This question’s bugged me off and on for a while. Granted, nobody likes a Negative Nancy or a total a-hole all the time, and there are certainly times where certain things likely shouldn’t be said, but I do question the whole “don’t speak ill of the dead” thing. Though, thanks to social media and a general lack of filter in our minds and mouths these days, I suppose the phrase is kind of a weak rebuke by now.
As a matter of fact, what does it really mean? Don’t EVER speak ill, or at certain times only?
There’s one aspect to it that I get, in that the person who is dead can no longer be around to defend themselves and their actions (or rectify them), so it’s moot to bring things up. However, there are an awful lot of family members out there who say that type of thing (the numbers on Reddit alone make me shudder) like they’re in a long-game of pretend. They don’t want to face any problematic truths that might interfere with their happy family fantasy, and therefore will not hear about any bad things someone who died might have done. Or, because they’ve been around the bad behavior so long, they’ve rationalized it and are perpetrating it in their own lives, toward themselves or their kids, spouses, siblings, etc. So having someone point out the faults in someone they’re emulating–on purpose or otherwise–could force some uncomfortable reflection time on them.
Now, just for the sake of basic manners, hashing everything out at the funeral just smacks of a-hole to me. People are there to grieve, and whether it’s for the family left behind, the person not being with them anymore, or the fact that the person was so lousy they should’ve been taken sooner… well, that’s something else. I personally don’t think all the negatives should just explode out. Not there.
Then again, how many people have stories where they overheard folks discussing who might get what in the will AT the bloody funeral? That’s right up there in the “WTF?” department to me.
On the other hand, I also disagree with platitudes at funerals. For example, if the person who died was a deadbeat alcoholic parent who sponged off their own parents for money and let their own kids go hungry for booze money, then having a preacher or family head drone on and on about what a thoughtful and loving spouse and parent they were feels like an insult and a joke.
Makes about as much sense as using little paints and brushes to disguise a fresh pile of dog shit. Might look a bit nicer, but still stinks to hell. People are gonna know better. Hell, little kids will know better.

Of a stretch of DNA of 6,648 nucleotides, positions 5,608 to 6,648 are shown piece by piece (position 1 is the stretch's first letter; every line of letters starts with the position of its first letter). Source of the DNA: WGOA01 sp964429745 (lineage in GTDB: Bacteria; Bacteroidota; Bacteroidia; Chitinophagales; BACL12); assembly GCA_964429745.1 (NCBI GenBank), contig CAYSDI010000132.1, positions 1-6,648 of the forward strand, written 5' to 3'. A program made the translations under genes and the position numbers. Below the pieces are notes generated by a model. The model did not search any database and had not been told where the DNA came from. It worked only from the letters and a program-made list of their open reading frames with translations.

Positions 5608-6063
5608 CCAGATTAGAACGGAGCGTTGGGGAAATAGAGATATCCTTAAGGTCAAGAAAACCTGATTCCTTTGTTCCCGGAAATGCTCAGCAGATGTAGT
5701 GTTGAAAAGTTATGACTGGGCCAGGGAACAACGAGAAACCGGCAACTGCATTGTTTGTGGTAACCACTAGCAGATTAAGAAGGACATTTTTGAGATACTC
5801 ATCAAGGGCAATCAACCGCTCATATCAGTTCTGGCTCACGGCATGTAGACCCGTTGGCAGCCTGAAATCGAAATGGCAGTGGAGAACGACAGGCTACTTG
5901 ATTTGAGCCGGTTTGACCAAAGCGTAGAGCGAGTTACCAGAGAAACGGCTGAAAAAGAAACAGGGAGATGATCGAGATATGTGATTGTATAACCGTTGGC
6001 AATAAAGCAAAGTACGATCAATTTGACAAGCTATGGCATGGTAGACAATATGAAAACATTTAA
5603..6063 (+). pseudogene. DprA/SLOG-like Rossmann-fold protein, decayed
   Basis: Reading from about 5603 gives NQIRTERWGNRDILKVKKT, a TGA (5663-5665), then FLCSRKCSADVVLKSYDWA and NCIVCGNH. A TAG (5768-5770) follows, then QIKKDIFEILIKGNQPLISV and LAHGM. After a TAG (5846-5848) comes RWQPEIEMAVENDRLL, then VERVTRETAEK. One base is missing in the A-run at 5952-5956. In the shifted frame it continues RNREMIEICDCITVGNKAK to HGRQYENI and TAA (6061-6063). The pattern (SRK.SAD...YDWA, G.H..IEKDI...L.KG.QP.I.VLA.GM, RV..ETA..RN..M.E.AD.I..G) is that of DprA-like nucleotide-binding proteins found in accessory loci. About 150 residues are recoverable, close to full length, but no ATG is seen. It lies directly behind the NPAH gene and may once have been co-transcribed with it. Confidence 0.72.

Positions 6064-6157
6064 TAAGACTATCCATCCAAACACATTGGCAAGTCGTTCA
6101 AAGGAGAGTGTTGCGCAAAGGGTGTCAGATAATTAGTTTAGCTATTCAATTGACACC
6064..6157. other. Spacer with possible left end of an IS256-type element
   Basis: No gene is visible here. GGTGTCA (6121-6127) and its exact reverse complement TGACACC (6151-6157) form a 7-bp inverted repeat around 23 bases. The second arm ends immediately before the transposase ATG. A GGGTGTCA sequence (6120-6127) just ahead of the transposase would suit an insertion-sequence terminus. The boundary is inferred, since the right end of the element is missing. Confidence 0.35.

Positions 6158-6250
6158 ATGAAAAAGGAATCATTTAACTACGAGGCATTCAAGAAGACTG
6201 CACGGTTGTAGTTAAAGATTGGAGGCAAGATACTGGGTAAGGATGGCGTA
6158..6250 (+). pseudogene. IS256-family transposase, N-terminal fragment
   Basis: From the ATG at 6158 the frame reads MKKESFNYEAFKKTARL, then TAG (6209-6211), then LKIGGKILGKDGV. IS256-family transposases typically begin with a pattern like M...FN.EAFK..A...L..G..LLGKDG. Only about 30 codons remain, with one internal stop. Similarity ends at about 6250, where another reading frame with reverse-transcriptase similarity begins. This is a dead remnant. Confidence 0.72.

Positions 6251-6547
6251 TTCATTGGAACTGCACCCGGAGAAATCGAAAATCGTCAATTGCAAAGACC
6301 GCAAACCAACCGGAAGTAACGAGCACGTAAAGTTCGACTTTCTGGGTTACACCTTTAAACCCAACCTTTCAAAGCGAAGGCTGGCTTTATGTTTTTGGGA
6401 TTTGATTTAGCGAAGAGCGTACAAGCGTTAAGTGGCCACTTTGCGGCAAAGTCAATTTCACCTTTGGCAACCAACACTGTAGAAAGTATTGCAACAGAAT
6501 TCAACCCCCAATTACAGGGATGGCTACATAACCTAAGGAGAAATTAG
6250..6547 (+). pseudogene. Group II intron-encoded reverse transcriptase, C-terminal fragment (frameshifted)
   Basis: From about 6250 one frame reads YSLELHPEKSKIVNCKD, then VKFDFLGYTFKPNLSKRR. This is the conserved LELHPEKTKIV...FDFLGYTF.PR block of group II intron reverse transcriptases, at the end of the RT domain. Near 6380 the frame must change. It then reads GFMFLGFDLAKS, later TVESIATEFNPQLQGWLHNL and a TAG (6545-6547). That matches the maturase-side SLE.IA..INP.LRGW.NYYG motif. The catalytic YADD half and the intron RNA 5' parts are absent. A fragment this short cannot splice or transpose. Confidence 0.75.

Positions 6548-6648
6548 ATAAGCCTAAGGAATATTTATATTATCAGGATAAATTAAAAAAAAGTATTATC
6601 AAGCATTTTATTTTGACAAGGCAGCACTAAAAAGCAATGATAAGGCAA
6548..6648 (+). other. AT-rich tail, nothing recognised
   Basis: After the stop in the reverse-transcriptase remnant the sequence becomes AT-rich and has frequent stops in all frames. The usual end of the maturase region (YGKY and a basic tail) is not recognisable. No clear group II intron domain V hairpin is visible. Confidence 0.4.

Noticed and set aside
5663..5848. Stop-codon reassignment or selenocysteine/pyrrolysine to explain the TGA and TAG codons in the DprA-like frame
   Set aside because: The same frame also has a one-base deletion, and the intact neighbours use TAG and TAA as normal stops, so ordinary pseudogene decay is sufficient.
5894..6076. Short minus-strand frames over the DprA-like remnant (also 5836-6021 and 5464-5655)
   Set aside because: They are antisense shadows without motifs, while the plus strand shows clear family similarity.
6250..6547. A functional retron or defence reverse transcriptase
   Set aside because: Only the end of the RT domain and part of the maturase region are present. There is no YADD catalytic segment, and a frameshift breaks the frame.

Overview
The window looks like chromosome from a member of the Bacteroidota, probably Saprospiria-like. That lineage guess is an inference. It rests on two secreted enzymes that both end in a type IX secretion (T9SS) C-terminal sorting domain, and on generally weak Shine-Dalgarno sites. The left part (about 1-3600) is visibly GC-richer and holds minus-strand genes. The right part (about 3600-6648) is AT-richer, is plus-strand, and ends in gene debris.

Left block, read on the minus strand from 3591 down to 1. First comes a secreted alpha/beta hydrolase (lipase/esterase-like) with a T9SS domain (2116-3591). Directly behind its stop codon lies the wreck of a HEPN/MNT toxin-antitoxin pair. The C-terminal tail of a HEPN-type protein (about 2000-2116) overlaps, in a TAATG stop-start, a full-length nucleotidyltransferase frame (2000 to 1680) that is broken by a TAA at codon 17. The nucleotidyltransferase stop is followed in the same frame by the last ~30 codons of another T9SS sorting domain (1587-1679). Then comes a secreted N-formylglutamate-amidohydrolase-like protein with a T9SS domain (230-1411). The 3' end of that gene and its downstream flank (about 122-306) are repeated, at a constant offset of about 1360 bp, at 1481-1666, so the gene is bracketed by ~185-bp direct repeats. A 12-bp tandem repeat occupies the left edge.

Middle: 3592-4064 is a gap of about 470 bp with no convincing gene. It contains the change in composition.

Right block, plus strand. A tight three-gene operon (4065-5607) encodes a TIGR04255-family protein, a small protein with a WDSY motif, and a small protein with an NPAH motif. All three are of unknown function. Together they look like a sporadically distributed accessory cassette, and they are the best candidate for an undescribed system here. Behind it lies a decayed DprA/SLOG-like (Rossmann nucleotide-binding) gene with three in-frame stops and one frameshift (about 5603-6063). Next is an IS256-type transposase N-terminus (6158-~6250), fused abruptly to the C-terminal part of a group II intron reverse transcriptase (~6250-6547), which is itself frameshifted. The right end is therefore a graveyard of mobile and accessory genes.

Not the best example, from alibaba.com, but you get the point. I hate those emoji things (ugh).
They can keep the good parts (whatever they are) intact, make it short and sweet, and that’s it. Some truth thrown in about attempts at bettering themselves would be good, too. But glossing over every negative when the majority of the person’s actions toward those at the funeral–in life– were negative is probably what would make many people explode at the wrong time.
Again, that’s just what I think about it.
I suppose it depends on the circumstances and how “ill” the person’s actions in life were on a case-by-case basis. I just wonder if there’s a general idea on how long you have to wait before someone’s faults and foibles are allowed to be brought up in conversation or some family issue that’s cropped up. I think the notion of “don’t speak ill of the dead” is unrealistic, but it could be these cynical times telling me this is true, also.
It’s true that when one was loved (and flawed), there’s some mourning to be done and to make yourself feel better, you might wanna just talk about and think about the good times. That feels natural. What I wonder about is people who hold others up as saints that can do no wrong, and because they don’t allow themselves to drift into the negative things AT ALL with their deceased figure, they idolize them and compare them to everyone else living. I’ve lost count the number of stories about idolized deceased significant others who have spent decades worshipping the dead at the expense of new relationships. Reddit (I know, I know) had several, and it got me thinking on this question.
While it’s nice to be positive, brainwashing yourself to be all “happy happy” about the deceased person and comparing all others to them is not fair to the living. It’s the inverse of what I brought up before: they’re dead, so they can’t do anything else to screw up the image you have of them.
And on and on it goes.
Naturally, when it’s a public figure that was reviled or polarizing, the “speaking ill of the dead” part can start really fast.
I just wonder if that whole notion of “don’t speak ill of the dead” is even taken seriously anymore, and in what ways. If I’ve heard it said (not often lately), it felt like a reflex, like when you sneeze and someone says “bless you” (okay, maybe not quite as automatic and unthinkingly as that, but close).
There’s just something I’ve wondered about all this.